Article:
So, your 15 minutes train ride becomes 45+ minutes. You can always take a cab, but this becomes expensive to do regularly, plus during rush hour it is hard to catch one.
NYC's subway runs 24hrs in theory only. It is always a whack-amole game if the train is 1. late, or overcrowded, your 2. station is closed, 3. the whole line is not running that day, and My least favorite: 4. Tain strands you for a while, because "there is traffic ahead", or some accident happen.
Just as the article mentioned, I noticed I had to start leaving early to make sure I make my soccer games in time (they are in brooklyn). In case the usual route has issues (which happens about 25-30%% of the time during weekends).
Step 1: a train gets delayed for a minute somewhere on the line. A dozen common reasons exist- someone becomes ill, mechanical issue, debris on the tracks, etc.
Step 2: Because it's rush hour, there's minimal buffer time between trains so the train behind it must also stop (and the one behind it, and the one behind it, etc). Even a 60 second delay of one train can back up the whole line.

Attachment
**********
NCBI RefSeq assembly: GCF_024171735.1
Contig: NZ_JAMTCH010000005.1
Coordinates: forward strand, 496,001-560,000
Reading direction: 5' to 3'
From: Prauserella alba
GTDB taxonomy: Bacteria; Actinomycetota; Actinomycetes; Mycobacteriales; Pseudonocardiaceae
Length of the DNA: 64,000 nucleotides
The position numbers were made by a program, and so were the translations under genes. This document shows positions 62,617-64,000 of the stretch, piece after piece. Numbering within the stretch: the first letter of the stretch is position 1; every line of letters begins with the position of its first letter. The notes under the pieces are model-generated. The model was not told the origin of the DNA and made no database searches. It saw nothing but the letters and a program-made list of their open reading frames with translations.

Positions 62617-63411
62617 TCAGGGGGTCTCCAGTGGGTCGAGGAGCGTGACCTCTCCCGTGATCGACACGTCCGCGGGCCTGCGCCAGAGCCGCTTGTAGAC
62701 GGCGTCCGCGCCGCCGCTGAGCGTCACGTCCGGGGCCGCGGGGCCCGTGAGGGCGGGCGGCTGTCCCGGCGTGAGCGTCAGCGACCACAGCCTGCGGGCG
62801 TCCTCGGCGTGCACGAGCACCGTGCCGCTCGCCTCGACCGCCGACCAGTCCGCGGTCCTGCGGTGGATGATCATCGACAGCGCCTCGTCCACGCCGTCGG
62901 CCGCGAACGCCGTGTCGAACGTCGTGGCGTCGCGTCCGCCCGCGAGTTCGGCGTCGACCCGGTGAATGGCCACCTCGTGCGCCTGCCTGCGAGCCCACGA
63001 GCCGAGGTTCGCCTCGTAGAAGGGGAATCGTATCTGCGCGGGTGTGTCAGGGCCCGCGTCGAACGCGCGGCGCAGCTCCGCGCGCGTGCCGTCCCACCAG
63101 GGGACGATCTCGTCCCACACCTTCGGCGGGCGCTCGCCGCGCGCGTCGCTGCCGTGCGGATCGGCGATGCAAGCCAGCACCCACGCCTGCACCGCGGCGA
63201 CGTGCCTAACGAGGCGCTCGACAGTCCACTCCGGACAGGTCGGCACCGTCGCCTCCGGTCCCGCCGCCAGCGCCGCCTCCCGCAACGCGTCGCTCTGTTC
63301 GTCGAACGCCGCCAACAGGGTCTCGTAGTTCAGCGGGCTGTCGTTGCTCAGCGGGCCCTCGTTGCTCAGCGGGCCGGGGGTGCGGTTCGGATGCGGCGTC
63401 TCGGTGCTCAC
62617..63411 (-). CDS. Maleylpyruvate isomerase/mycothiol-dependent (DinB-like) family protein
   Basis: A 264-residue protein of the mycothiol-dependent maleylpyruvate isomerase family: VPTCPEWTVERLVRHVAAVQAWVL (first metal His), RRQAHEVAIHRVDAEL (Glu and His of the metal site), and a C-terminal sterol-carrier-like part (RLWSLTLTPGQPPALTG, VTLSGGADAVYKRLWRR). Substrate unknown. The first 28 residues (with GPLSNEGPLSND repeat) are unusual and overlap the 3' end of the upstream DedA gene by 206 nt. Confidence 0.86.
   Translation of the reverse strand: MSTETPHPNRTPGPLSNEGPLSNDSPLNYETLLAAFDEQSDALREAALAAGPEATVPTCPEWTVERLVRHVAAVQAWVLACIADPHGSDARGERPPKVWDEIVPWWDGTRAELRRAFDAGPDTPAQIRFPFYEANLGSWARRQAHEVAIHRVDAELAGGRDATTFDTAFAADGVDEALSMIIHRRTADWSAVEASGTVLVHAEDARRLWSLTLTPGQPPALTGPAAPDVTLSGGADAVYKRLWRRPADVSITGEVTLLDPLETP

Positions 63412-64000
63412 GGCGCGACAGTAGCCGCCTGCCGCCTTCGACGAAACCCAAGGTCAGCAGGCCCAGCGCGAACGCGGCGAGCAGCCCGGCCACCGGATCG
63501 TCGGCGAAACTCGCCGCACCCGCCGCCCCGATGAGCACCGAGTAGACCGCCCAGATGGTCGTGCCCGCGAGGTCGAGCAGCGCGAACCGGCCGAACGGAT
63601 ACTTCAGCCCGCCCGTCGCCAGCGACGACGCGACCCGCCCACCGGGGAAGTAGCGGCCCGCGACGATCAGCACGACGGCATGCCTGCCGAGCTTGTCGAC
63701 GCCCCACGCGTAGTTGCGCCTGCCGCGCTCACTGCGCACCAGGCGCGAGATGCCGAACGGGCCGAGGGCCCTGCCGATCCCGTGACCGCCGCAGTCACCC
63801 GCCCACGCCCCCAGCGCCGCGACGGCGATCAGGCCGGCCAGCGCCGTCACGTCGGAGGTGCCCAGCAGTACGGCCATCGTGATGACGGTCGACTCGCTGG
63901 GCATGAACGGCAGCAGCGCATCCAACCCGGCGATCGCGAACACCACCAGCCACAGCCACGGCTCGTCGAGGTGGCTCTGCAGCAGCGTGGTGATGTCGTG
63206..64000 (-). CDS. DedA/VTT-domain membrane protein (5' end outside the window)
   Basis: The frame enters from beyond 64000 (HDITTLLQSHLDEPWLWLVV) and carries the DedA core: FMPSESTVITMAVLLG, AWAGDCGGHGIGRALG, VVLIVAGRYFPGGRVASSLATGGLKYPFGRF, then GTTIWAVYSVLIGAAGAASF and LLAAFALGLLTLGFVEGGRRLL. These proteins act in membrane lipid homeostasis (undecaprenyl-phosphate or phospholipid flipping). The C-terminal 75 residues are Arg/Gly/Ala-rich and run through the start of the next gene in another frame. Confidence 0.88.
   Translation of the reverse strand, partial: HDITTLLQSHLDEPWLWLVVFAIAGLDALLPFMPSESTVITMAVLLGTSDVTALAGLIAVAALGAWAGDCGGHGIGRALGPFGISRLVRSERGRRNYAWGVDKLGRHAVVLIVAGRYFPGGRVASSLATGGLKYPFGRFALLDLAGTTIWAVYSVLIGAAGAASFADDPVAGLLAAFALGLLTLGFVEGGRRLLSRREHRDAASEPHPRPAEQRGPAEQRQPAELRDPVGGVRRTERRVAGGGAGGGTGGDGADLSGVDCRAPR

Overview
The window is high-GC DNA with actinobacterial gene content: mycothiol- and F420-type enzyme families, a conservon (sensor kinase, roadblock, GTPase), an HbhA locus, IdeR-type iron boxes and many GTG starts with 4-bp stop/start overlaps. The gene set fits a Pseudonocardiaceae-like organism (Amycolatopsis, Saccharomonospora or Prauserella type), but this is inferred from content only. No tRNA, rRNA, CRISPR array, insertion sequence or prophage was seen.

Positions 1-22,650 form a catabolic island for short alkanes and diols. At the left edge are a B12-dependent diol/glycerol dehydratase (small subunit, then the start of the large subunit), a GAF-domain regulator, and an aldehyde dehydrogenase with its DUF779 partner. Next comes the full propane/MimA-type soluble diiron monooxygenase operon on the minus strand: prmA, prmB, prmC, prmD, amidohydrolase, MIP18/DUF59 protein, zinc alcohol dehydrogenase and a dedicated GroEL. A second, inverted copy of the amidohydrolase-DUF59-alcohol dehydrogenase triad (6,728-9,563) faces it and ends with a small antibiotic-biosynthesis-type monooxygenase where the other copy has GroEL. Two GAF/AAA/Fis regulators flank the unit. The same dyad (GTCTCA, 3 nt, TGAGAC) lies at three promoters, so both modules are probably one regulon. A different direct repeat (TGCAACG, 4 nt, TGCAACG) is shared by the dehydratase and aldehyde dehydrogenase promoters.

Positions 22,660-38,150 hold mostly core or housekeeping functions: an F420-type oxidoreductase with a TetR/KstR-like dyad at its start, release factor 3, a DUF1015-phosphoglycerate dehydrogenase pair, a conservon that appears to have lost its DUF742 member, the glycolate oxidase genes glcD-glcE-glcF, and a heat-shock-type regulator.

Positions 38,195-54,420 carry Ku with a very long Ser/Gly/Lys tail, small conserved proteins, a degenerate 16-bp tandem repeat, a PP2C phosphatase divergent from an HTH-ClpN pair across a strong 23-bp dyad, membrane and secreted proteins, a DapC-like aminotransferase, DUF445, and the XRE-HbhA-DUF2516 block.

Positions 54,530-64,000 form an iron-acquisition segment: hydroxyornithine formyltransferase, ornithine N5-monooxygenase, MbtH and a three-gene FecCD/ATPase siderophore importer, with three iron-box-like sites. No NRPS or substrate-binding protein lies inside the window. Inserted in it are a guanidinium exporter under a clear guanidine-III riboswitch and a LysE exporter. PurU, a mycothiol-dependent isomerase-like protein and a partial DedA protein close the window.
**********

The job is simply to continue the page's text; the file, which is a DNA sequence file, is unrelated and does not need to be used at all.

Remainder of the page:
Step 3: Because a train is late, there's more people trying to get on and off, which makes it take more time per station. As well, with more people per train, there's more human-related delays per train. The additional delays mean "go to 1".
With large enough buffers between trains, the system is stable- the problems get smoothed out. With small buffers, like during rush hour, the system can get into a feedback-loop total system failure. A 30 minute trip becomes hours long.
At least back in 2012 or so, when I cared, the A train did keep reasonably close to this schedule (effectively genuinely on it when it wasn't rush hour). It definitely does not keep to this schedule now.
Now, do New Yorkers actually know this schedule? Well, sometimes, actually: while trains do come every few minutes in Manhattan, any specific train comes much more rarely, up to about every 20 minutes for the A train I linked above. This matters if you can't afford to live in Manhattan, or even if you live far away: for about a year, I commuted regularly from 181st St. to Fulton St. on the A, and you better damn well believe I had a specific train I wanted for that trip.